They sail beneath the waves almost totally unseen carrying more firepower than was unleashed in World War Two. The nuclear ballistic missile submarine or SSBN is the ultimate safeguard from direct attack by a foreign power. Not knowing where one of these Trident nuclear missile armed behemoths is at any one time means that an enemy country cannot launch an attack without sustaining unthinkable losses to their own people and national infrastructure – a concept known quite aptly in military circles as MAD (Mutually Assured Destruction).

Vanguard-class nuclear submarine trident

It is truly stomach wrenching to contemplate just how devastating these vessels potentially are to humanity itself and it is that fact above all others that has spurred the campaign for nuclear disarmament. In Britain, the country that played a big role in developing America’s atomic bomb and the third independent nuclear power to rise, the lobby for nuclear disarmament has seen a powerful ally take prominence in British politics in the form of the new Labour leader Jeremy Corbyn.

Corbyn has been a prolific anti-nuclear campaigner for many years and when he was elected to leader of the Labour Party he made it abundantly clear that if elected he planned to take the first steps to the nuclear disarmament of the Royal Navy. Corbyn even went as far as to remove his shadow defence secretary, Maria Eagle, in a cabinet reshuffle because supposedly she was not against the nuclear deterrent unlike her replacement, Emily Thornbury, who is much more vocally opposed to Britain’s nuclear submarines.

In an, a post on his website entitled Nuclear Madness he says;

“Nobody is made more secure by this insane waste of resources on destruction.”

Vanguard-class nuclear submarine trident2Corbyn’s Labour Party is not alone in British politics with their anti-nuclear stance. The Scottish National Party, Liberal Democrats and the Green Party are also firmly against a nuclear armed Britain. However, David Cameron’s ruling Conservative Party disagrees and have begun the process of replacing the Trident nuclear missile-armed Vanguard-class submarines with a fleet of three new Successor-class vessels believing the nuclear deterrence is key to Britain’s security.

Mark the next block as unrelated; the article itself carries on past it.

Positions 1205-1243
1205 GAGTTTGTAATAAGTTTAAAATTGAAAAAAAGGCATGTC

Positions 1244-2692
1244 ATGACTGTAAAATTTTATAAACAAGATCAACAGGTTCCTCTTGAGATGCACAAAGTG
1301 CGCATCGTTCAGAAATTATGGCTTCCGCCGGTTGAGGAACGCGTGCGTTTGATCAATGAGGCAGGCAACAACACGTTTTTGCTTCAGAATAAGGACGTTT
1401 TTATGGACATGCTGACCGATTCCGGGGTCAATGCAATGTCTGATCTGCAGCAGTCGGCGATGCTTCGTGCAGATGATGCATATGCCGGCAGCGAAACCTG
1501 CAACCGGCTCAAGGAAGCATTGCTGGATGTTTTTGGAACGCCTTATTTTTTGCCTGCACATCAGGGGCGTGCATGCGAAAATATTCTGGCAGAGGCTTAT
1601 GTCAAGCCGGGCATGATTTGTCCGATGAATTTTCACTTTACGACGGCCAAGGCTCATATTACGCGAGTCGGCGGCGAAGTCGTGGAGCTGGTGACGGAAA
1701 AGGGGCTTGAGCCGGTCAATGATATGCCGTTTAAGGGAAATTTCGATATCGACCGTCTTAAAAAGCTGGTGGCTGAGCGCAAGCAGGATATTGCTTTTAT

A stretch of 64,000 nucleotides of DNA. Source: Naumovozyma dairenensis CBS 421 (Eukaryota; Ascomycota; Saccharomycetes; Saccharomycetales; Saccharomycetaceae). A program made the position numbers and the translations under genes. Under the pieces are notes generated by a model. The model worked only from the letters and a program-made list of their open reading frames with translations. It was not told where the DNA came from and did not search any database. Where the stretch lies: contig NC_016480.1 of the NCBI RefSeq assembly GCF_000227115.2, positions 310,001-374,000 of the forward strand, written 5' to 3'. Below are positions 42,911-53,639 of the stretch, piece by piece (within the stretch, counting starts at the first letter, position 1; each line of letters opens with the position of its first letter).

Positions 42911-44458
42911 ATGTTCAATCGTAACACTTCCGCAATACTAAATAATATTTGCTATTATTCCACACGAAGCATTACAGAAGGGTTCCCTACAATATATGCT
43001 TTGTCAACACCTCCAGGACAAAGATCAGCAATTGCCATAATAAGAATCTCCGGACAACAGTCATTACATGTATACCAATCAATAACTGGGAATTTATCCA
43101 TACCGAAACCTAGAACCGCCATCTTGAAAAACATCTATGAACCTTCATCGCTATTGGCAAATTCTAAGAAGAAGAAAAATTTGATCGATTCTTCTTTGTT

Clearly these are fundamentally opposite opinions and this has reignited the debate with more passion than ever before. So the question becomes; is the nuclear deterrence relevant in the 21st century especially in light of the threat from the Islamic State terror group which the average person on the street views as the most immediate threat to their way of life?

To begin to answer this question one must first look at the history of the nuclear deterrence itself which can be traced back to work carried out in British laboratories before the Second World War. Like America and Germany, Britain was carrying out the ground work that would ultimately lead to nuclear weapons which Britain viewed as a way of safeguarding her empire against the ever increasing threat from Germany, Japan, Italy and the Soviet Union all of whom were expanding at the time. Winston Churchill wrote of the potential of nuclear weapons as a deterrence in the 1930s even though they were still a fantasy at that time. When war broke out in 1939 Britain lacked the resources to continue the work on her own but when America joined the fray in 1941 the scientists involved were transferred to the United States to work on the Manhattan Project which would lead to the world’s first atomic bombs which ended World War II when they were used on the Japanese cities of Hiroshima and Nagasaki which resulted in almost 200,000 deaths.

After the war, Britain expected to be repaid for its part in developing its ally’s superweapon with atomic weapons for their own forces built with US support. However, the United States refused and pulled all support for Britain’s nuclear weapons program wanting to establish a nuclear monopoly. The British scientists returned to Britain and were instructed to work on the first British atomic bomb using the experience they had gained in the United States.

vickers valiant nuclear testBritain detonated its first atomic weapon on October 3rd 1952 and were soon fielding a fleet of bombers for the Royal Air Force to deliver them on to a target should World War III break out. Realising they had lost their monopoly by the 1950s the US relaxed its policy and began supplying British forces with their more advanced nuclear weapons with which to square off with the Soviet Union in the Cold War. By the late 1950s, Britain and the US developed a joint operational plan for the use of nuclear weapons against a Soviet invasion of Western Europe but the bombers that carried them were becoming increasingly vulnerable to advanced Soviet fighters and surface-to-air weapons. Therefore, the two countries began developing the Skybolt missile which was a very long range nuclear-armed weapon which could be fired by the bombers far from the target. However, when President John F. Kennedy arrived at the White House he pulled the plug on the project which left Britain’s nuclear bombers on the verge of becoming obsolete.